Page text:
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S-21 and the Killing Fields

by nate on November 12, 2009

The day we arrived in Phnom Penh we visited two of the cities most dramatic remnants of the Khmer Rouge‘s bloody reign of terror: Tuol Sleng (S-21), and the Choeung Ek Killing Fields.

The experience was chilling. The torture rooms were golden with sunlight pouring in through the windows yet in the middle lay the rusty bed and chains the victims were shackled to, with an image on the wall of the last victim found in the room, dead. The whole museum was very raw and honest in this fashion, with hundreds of b&w photos of the prisoners filling some rooms, and cracked skulls filling another. Just a few reminders of the past.

A Little Background

The Communist Party of Kampuchea, also known as Khmer Rouge, became the ruling party of Cambodia in 1975. They began a structure of “social engineering” in which all citizens were forced into fields as slaves. If you didn’t work, you were shot, or killed with the blunt end of a shovel. Education was a waste of time and agriculture was the key to wealth and prosperity for Cambodia. They reset the year to 1, and began a bloody reign that claimed 2 million lives of its own people.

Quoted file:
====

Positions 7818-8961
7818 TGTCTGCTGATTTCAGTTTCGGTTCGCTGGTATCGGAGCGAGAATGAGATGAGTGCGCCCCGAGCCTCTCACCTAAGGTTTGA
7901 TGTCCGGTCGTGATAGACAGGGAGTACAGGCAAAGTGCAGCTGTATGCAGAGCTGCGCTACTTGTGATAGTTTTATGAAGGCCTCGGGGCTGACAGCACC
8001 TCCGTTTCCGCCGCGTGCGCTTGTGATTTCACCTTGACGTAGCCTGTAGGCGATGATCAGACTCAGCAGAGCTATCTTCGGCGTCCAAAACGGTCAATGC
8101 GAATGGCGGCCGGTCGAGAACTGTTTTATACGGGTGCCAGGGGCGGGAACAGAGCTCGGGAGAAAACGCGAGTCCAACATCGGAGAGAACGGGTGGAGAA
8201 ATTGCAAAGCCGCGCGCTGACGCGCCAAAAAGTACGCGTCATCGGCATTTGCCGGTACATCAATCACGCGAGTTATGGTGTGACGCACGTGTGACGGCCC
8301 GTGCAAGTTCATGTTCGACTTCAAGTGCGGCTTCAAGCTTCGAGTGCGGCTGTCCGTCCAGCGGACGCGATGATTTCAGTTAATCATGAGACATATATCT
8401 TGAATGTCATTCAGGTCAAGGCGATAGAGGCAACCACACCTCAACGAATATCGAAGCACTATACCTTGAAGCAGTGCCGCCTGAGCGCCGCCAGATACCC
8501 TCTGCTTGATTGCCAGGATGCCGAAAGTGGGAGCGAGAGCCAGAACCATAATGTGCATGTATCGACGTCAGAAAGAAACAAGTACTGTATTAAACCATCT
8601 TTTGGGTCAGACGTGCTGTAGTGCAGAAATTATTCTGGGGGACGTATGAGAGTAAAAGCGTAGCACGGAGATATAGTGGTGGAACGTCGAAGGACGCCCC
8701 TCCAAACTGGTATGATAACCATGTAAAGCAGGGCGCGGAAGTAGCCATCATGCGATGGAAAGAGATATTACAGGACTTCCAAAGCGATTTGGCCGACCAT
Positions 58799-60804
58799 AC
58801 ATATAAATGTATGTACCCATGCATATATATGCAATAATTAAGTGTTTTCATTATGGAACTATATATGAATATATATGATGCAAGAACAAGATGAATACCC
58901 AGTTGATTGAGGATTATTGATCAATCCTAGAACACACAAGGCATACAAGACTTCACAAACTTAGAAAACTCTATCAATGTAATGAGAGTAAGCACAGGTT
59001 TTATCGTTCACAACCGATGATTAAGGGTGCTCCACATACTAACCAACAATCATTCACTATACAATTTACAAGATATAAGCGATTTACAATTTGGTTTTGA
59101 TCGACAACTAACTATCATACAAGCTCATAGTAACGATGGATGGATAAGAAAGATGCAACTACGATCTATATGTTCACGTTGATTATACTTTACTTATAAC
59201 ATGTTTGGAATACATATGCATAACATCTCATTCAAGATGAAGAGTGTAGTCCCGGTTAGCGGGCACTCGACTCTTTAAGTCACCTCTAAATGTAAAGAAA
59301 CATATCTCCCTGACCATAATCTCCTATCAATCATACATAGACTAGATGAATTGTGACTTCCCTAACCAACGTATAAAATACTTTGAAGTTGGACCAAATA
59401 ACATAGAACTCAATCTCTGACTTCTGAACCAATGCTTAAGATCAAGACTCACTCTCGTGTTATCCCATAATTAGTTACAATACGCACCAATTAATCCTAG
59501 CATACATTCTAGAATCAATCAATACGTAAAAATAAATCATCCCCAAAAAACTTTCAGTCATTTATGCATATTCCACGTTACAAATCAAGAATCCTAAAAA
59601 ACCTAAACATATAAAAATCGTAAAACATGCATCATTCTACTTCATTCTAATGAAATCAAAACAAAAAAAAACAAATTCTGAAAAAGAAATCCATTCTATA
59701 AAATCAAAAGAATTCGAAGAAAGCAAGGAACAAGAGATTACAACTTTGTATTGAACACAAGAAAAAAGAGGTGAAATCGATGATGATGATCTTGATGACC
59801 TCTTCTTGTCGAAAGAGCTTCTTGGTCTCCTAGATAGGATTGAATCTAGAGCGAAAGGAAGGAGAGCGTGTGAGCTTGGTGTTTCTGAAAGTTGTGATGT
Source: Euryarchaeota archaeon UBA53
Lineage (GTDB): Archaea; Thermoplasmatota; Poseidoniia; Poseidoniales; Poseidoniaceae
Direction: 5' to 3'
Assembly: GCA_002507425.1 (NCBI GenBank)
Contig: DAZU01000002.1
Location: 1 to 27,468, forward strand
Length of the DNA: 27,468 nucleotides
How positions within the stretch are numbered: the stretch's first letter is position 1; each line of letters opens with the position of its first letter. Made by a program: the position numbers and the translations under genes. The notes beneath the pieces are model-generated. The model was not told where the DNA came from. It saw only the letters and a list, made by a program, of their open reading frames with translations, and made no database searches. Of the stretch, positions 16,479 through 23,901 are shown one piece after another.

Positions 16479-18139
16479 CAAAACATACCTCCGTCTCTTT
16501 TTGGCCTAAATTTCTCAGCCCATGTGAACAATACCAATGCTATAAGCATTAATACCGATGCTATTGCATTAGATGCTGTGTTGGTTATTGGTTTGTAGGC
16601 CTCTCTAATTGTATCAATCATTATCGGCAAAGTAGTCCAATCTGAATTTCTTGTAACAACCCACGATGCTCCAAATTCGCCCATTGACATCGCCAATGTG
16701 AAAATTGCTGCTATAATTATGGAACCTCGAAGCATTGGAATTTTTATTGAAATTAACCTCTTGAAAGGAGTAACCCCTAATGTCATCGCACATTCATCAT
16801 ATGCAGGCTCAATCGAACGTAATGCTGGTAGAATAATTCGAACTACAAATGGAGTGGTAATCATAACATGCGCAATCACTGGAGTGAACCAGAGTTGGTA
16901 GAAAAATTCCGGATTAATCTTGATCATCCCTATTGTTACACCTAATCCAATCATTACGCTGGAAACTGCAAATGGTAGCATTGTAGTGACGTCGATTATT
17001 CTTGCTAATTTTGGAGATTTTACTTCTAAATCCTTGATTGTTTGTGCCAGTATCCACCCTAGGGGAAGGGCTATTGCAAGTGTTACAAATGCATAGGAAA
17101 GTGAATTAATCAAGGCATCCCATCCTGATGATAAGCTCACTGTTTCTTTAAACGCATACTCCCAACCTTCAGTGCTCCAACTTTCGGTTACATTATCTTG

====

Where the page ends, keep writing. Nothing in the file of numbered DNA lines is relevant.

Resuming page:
From 1975 to 1979, an estimated 17,000 people were imprisoned at Tuol Sleng (some estimates suggest a number as high as 20,000, though the real number is unknown). At any one time, the prison held between 1,000-1,500 prisoners. They were repeatedly tortured and coerced into naming family members and close associates, who were in turn arrested, tortured and killed.

Prisoners were routinely beaten and tortured with electric shocks, searing hot metal instruments and hanging, as well as through the use of various other devices. Some prisoners were cut with knives or suffocated with plastic bags. Other methods for generating confessions included pulling out fingernails while pouring alcohol on the wounds, holding prisoners’ heads under water, and the use of the waterboarding technique.

By the end of 1979, cadres ran out of burial spaces, the prisoner and their family were taken to the Choeung Ek extermination center (killing field), fifteen kilometers from Phnom Penh. There, they were killed by being battered with iron bars, pickaxes, machetes and many other makeshift weapons owing to the scarcity, and subsequent price of ammunition.

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